Eldon Hazlet State Recreation Area is probably best known for its camping facilities. The Illini Campground has 328 Class A campsites with 30 and 50 amp electrical hook-ups, 36 Class C campsites for walk-in tent camping and two rustic rent-a-cabins.
Seven Class A campsites are accessible to individuals in wheelchairs. The campground occupies almost 1 1/2 miles of the Carlyle Lake shoreline, and most of the campsites are within easy reach of the water. Many campers keep their boats in the coves located along the campground.
Three shower buildings are located in the campground, plus numerous privy toilets. Recreational amenities include several sets of playground equipment, a basketball court, a sand volleyball court, horseshoe pits, an amphitheater and hiking trails. Plenty of parking is available for vehicles and boat trailers. To register for a campsite see one of the campground hosts.
Reservations can be made online at www.reserveamerica.com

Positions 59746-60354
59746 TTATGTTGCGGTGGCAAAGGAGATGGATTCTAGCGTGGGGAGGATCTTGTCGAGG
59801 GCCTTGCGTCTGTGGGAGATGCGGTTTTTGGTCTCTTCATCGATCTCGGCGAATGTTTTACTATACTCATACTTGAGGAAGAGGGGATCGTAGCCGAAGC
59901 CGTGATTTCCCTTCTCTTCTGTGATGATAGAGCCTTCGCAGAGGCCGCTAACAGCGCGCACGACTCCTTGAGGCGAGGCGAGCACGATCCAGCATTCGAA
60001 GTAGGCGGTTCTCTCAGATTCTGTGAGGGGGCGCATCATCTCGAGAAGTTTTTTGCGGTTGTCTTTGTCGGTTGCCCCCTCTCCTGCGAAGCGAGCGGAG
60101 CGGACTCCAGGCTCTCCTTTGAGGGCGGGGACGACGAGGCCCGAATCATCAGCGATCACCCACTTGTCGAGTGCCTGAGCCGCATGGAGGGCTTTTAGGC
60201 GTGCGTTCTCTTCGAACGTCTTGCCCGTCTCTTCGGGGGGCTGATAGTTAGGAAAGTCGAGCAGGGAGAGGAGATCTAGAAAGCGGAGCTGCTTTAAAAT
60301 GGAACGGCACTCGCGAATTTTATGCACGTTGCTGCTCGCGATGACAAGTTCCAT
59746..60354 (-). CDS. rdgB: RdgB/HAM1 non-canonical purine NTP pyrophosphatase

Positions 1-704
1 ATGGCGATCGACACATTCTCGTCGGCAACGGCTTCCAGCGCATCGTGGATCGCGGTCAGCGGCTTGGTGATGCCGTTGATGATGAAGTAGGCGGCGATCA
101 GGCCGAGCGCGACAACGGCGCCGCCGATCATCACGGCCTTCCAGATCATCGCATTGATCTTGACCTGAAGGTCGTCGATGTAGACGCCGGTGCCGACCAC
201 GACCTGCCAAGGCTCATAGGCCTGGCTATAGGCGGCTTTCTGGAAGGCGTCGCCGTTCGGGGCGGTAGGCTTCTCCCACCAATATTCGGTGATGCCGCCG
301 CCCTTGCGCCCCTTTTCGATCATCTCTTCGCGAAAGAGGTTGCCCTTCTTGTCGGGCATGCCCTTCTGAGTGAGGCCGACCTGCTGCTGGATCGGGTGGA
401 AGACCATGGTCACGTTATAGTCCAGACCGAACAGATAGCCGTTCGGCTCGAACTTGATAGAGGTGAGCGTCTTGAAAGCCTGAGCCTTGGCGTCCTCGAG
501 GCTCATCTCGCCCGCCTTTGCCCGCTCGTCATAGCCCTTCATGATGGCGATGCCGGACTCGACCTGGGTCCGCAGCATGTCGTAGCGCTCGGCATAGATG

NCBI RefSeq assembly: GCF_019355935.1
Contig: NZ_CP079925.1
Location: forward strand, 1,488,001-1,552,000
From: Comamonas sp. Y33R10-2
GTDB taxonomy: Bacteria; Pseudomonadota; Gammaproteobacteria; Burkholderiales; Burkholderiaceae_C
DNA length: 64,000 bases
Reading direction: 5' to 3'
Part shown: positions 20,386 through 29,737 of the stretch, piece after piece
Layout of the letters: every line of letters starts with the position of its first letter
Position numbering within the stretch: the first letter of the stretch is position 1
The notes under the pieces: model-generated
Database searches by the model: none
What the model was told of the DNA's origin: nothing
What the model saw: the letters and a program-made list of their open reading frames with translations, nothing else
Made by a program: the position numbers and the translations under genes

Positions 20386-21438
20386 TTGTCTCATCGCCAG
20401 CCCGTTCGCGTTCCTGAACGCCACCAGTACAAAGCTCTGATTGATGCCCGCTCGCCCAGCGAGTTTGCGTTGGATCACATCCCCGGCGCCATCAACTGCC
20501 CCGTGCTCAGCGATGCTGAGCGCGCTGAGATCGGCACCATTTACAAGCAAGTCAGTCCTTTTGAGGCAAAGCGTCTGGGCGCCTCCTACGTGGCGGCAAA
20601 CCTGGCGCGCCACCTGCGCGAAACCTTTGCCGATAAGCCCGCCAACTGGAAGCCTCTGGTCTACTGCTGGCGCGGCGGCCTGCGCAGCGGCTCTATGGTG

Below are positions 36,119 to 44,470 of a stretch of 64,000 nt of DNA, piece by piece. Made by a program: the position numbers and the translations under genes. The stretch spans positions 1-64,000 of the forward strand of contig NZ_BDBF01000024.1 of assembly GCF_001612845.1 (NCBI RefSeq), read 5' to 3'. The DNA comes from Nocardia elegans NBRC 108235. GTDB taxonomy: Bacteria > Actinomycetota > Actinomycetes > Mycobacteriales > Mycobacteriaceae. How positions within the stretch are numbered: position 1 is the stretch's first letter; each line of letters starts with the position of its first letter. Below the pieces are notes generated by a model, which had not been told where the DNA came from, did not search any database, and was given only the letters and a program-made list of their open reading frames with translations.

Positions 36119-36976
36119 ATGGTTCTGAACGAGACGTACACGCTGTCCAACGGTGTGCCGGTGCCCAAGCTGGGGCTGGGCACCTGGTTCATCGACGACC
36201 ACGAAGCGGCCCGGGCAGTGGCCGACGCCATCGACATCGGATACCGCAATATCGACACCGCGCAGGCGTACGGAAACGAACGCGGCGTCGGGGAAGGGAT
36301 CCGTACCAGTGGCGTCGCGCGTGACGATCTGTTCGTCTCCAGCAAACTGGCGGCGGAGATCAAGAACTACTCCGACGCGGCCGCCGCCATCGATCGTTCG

for Class A sites 1-65, Handicap Site 93, Rent-A-Cabins, and shelters.
Reservations for regular campsites require a $5 non-refundable reservation fee and payment of the full camping and utility fees at the time the reservation is made.
Campsites may be reserved for a maximum of 14 nights per 30-day period and reservation must be made at least five days before the campsite is needed. Reservations for Memorial Day, Fourth of July, Labor Day, and Columbus Day weekends require a three-night minimum stay. All other weekends require a two-night minimum stay. Cancellations made five days before arrival will lose the $5 reservation fee, but the remainder of the camping fee will be refunded. Cancellations made less than five days before arrival will be charged the $5 fee and the first nights camping fee; the remainder of the camping fees will be refunded.